Lean on Me does do a decent job of portraying the sometimes-corrupt nature of BOEs--and local politics in general--but I felt at the time, and Bulman's article has reinforced my belief, that the film does a poor job of articulating the job of an urban educator. In his essay, Bulman discusses the archetype of teacher-/educator-hero in these urban high school films as a cowboy, an outsider to the system who is not afraid to use violence when needed. As a corollary to this line of thought, I wonder if we might not view films with the cowboy teacher-/educator-hero less as part of the urban high school film genre and more as part of the action film genre. Or, to put this another way, I think that urban high school films of the cowboy hero type make up a sub-genre within the broader action movie umbrella.
In your typical action movie (think Die Hard or a James Bond film), there is very little--if any--consideration of collateral damage. I recall one action-packed scene from the Bond film Goldeneye in particular. In the scene, Bond commandeers a tank and rides it through the streets of St. Petersburg, causing innumerable automobile accidents, substantial damage to buildings and other infrastructure, and the destruction of a monument to Peter the Great. But, to the audience, none of this damage is supposed to matter; in a Bond film, all that matters is that Bond completes the mission (and usually gets the girl). In Lean on Me, I think we find a similar set of audience of expectations and thematic disregard for collateral damage. When Joe Clark kicks out a good portion of the school for suspected drug dealing, we are not meant to wonder or care about the future of these individuals. They are roadblocks to Clark's success and must be plowed through in much the same way that Bond plows through the cityscape of St. Petersburg. The reality of education, of course, is that this method of the ends justifying the means should not be tolerated. Teacher preparation and education programs like the one at MSU stress that educators must believe that all children are able to be educated. But films like Lean on Me would have us believe that education is only for the children who already have a disposition towards it. In truth, it might be fair to say that these children need educators least of all.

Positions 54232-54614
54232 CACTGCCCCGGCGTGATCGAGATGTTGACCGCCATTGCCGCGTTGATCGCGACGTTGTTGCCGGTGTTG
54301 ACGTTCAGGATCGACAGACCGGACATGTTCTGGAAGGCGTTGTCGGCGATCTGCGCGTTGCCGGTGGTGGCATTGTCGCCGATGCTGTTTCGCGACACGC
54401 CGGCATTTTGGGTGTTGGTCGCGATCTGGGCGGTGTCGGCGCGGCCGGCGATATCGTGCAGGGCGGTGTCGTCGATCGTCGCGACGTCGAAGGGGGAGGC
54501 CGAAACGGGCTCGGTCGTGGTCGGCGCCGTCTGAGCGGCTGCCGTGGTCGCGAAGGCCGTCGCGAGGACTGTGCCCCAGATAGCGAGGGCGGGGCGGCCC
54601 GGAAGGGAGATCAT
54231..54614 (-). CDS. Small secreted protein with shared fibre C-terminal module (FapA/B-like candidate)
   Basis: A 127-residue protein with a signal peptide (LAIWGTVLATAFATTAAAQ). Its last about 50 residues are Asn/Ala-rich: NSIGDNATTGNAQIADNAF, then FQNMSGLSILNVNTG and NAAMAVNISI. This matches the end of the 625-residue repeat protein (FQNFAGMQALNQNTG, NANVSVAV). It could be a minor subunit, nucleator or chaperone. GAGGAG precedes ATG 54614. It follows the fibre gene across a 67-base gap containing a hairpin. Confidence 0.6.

A second corollary that Bulman's article raised in my mind is that we might also view urban high school films as an extension of the imperialist phrase, the White Man's Burden. To be clear, I have not watched enough of these films to make a truly convincing argument, so I am only extrapolating based on Bulman's research and my experience with Lean on Me. But, even Lean on Me, which might initially appear as anything but the White Man's Burden because Joe Clark is black, I believe, ultimately finds its roots in the "civilizing missions" of the nineteenth century. When the film begins, we see Joe Clark as a teacher at Eastside in the 1960s (70s?). He is decked out in an afro and wears a shirt looks anything but professional white man attire. When Clark comes back as the principal of Eastside, however, his hair is now cropped close to the scalp, and he dresses in three-piece suits. This latter-day Clark seems disconnected from his previous incarnation, and this can be no coincidence. As Bulman points out, success in these films is based on an adoption of white, middle-class values, and these values must be introduced from someone, namely Joe Clark. Thus, Clark comes to stand in for the imperialist missionaries and explorers like Livingstone in both his practice and appearance.